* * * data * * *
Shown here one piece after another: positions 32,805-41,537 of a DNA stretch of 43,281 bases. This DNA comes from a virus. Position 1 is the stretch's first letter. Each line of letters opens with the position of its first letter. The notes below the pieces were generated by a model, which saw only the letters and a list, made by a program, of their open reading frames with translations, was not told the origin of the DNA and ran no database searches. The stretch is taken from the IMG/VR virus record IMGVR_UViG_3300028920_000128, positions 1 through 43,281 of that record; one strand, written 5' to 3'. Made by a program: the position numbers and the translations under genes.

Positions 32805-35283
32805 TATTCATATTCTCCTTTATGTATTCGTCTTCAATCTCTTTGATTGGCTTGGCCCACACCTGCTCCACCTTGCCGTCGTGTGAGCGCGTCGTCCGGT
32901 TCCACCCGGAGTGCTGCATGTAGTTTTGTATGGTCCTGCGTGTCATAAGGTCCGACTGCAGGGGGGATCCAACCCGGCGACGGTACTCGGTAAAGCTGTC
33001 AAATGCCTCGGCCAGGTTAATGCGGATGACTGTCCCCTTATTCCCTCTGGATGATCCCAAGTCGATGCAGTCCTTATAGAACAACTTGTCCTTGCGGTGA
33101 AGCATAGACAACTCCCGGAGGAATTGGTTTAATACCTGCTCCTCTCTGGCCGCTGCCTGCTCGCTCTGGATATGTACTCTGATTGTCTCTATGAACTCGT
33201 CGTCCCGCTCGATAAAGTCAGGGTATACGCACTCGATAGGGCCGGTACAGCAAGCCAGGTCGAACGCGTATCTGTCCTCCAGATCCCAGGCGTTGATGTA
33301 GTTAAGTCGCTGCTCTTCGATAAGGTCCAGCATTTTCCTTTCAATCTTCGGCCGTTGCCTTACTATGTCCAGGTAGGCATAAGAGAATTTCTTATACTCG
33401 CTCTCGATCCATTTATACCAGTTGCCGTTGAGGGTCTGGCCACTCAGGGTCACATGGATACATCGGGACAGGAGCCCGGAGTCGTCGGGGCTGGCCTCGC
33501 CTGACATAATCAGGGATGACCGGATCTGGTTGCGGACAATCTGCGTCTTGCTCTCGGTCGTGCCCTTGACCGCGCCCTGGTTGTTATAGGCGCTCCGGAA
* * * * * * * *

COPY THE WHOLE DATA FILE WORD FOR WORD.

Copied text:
Shown here one piece after another: positions 32,805-41,537 of a DNA stretch of 43,281 bases. This DNA comes from a virus. Position 1 is the stretch's first letter. Each line of letters opens with the position of its first letter. The notes below the pieces were generated by a model, which saw only the letters and a list, made by a program, of their open reading frames with translations, was not told the origin of the DNA and ran no database searches. The stretch is taken from the IMG/VR virus record IMGVR_UViG_3300028920_000128, positions 1 through 43,281 of that record; one strand, written 5' to 3'. Made by a program: the position numbers and the translations under genes.

Positions 32805-35283
32805 TATTCATATTCTCCTTTATGTATTCGTCTTCAATCTCTTTGATTGGCTTGGCCCACACCTGCTCCACCTTGCCGTCGTGTGAGCGCGTCGTCCGGT
32901 TCCACCCGGAGTGCTGCATGTAGTTTTGTATGGTCCTGCGTGTCATAAGGTCCGACTGCAGGGGGGATCCAACCCGGCGACGGTACTCGGTAAAGCTGTC
33001 AAATGCCTCGGCCAGGTTAATGCGGATGACTGTCCCCTTATTCCCTCTGGATGATCCCAAGTCGATGCAGTCCTTATAGAACAACTTGTCCTTGCGGTGA
33101 AGCATAGACAACTCCCGGAGGAATTGGTTTAATACCTGCTCCTCTCTGGCCGCTGCCTGCTCGCTCTGGATATGTACTCTGATTGTCTCTATGAACTCGT
33201 CGTCCCGCTCGATAAAGTCAGGGTATACGCACTCGATAGGGCCGGTACAGCAAGCCAGGTCGAACGCGTATCTGTCCTCCAGATCCCAGGCGTTGATGTA
33301 GTTAAGTCGCTGCTCTTCGATAAGGTCCAGCATTTTCCTTTCAATCTTCGGCCGTTGCCTTACTATGTCCAGGTAGGCATAAGAGAATTTCTTATACTCG
33401 CTCTCGATCCATTTATACCAGTTGCCGTTGAGGGTCTGGCCACTCAGGGTCACATGGATACATCGGGACAGGAGCCCGGAGTCGTCGGGGCTGGCCTCGC
33501 CTGACATAATCAGGGATGACCGGATCTGGTTGCGGACAATCTGCGTCTTGCTCTCGGTCGTGCCCTTGACCGCGCCCTGGTTGTTATAGGCGCTCCGGAA